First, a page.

Sunday, October 12, 2008


I only had a chance to see the new Goofy short, "How to Hook up your Home Theater," once before Disney made YouTube take it down, so here's a review based on a first impression. The review: "It's great! Go see it! It's a credit to everybody who worked on it!" And that really is my opinion. This is a big, big event for Disney. I was deliriously happy to see that they still have the muscle to do funny, full animation shorts in the Jack Kinney style. Let's hope the studio treats these animators real nice, and continues to put them on challenging, funny projects.

My longer review, intended only for other artists who are sympathetic with the film, is a little more critical. Take what I say here with a big grain of salt. I'm comparing this film to an imaginary version made with unlimited time and money, in a dream studio surrounded by fields of unicorns and griffins.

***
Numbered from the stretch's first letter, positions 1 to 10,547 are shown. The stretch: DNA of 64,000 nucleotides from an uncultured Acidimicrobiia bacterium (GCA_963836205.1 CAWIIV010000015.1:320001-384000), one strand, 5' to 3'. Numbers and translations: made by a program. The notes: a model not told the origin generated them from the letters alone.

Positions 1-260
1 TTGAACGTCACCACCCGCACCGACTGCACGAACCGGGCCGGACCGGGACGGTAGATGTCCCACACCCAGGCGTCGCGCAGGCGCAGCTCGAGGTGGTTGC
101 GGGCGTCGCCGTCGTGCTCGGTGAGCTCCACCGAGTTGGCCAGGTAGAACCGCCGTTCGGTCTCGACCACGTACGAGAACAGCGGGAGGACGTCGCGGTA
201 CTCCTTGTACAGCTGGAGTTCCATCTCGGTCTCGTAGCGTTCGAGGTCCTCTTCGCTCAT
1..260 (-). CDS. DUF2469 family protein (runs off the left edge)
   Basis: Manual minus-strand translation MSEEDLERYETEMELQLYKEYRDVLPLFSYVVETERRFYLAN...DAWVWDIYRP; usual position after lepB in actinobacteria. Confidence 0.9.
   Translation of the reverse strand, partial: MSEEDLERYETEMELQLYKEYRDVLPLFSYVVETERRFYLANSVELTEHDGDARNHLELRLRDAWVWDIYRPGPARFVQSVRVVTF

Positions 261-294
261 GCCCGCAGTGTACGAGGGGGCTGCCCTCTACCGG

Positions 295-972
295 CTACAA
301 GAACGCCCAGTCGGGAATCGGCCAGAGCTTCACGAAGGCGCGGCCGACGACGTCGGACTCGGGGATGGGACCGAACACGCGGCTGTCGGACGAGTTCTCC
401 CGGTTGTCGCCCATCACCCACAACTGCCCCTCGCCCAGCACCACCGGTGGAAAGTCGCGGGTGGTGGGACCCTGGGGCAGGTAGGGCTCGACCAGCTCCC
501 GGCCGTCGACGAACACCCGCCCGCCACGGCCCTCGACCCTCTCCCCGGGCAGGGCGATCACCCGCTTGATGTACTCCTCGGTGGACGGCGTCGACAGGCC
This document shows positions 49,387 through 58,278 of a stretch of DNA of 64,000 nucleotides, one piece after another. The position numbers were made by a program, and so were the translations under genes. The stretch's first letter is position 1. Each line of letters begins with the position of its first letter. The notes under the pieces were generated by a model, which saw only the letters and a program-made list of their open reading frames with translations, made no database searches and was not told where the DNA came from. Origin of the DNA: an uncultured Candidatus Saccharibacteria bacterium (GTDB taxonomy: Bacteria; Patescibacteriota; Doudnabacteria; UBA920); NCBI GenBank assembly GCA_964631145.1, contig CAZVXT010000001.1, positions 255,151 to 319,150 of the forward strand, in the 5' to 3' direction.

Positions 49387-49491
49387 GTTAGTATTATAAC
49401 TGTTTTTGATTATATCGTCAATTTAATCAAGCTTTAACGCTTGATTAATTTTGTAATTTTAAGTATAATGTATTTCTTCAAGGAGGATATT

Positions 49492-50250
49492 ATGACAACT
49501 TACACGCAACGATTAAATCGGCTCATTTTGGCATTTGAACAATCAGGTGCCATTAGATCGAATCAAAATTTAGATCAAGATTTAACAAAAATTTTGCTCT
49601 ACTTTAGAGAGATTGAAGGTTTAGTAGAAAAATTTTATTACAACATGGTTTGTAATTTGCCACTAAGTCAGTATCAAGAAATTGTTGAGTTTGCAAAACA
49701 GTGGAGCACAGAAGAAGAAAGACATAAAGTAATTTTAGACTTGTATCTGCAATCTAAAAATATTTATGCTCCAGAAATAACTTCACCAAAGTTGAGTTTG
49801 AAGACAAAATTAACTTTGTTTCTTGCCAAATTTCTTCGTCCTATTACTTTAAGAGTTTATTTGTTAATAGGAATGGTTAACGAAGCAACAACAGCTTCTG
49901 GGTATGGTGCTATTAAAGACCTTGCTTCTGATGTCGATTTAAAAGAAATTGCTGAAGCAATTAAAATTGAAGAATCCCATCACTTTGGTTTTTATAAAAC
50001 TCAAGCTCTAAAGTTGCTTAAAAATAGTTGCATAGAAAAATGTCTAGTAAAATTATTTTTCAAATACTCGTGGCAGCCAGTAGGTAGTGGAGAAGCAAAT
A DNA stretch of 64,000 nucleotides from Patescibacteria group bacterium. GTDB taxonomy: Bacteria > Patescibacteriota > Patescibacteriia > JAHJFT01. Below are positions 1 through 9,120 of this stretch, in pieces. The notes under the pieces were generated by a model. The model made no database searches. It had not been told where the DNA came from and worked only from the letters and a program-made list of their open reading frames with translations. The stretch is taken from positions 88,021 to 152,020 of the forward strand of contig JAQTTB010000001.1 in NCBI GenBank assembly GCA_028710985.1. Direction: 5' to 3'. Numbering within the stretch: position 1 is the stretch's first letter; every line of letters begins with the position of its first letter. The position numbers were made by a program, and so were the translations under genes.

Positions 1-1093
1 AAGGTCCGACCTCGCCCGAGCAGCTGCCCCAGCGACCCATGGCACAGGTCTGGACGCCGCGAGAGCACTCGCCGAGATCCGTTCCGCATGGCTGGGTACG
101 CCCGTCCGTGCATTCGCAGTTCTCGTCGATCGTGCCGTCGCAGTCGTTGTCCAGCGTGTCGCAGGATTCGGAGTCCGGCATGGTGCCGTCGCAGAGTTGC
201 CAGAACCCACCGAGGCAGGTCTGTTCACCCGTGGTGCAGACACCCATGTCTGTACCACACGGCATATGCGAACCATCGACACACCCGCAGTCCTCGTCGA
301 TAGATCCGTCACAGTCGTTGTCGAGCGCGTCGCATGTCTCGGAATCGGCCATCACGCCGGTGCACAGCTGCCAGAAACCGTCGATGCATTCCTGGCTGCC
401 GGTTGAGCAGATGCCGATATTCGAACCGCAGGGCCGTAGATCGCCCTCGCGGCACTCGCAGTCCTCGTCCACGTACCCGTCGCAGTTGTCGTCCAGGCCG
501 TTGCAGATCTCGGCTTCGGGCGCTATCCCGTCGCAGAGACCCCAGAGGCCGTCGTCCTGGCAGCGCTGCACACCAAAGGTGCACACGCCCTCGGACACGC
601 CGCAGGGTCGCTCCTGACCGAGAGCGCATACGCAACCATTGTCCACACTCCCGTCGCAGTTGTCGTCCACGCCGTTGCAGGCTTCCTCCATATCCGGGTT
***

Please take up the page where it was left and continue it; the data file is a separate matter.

OK then, a couple of technical things to start: The character outlines might have been thicker, maybe imitating the thick and thin you get from ink lines. Also, the pacing was too fast. The gags were all great so maybe the crew couldn't bring themselves to cut any of them, but it would have been nice to linger over some of the terrific animation.

Still nitpicking, I'll mention that the cartooning in the new film might have been stronger. Here's (above) a detail by John Sibley from an one of the old, vintage Goofies (Goofys?). Wow! The drawing has so much life and energy! I miss that in the new film. To be fair I'll add that Sibley was a cartoonist of rare ability, even compared to his buddies in the forties.

In most ways the new cartoon is solidly Jack Kinney, but there's an occasional Reitherman influence. Reitherman was a good animator but a poor director and he didn't understand Goofy. Kinney's Goofy is not, and never was, a lanky, good-natured, enthusiastic bungler, as Reitherman believed. No character worth his salt reduces down to something as simple as that.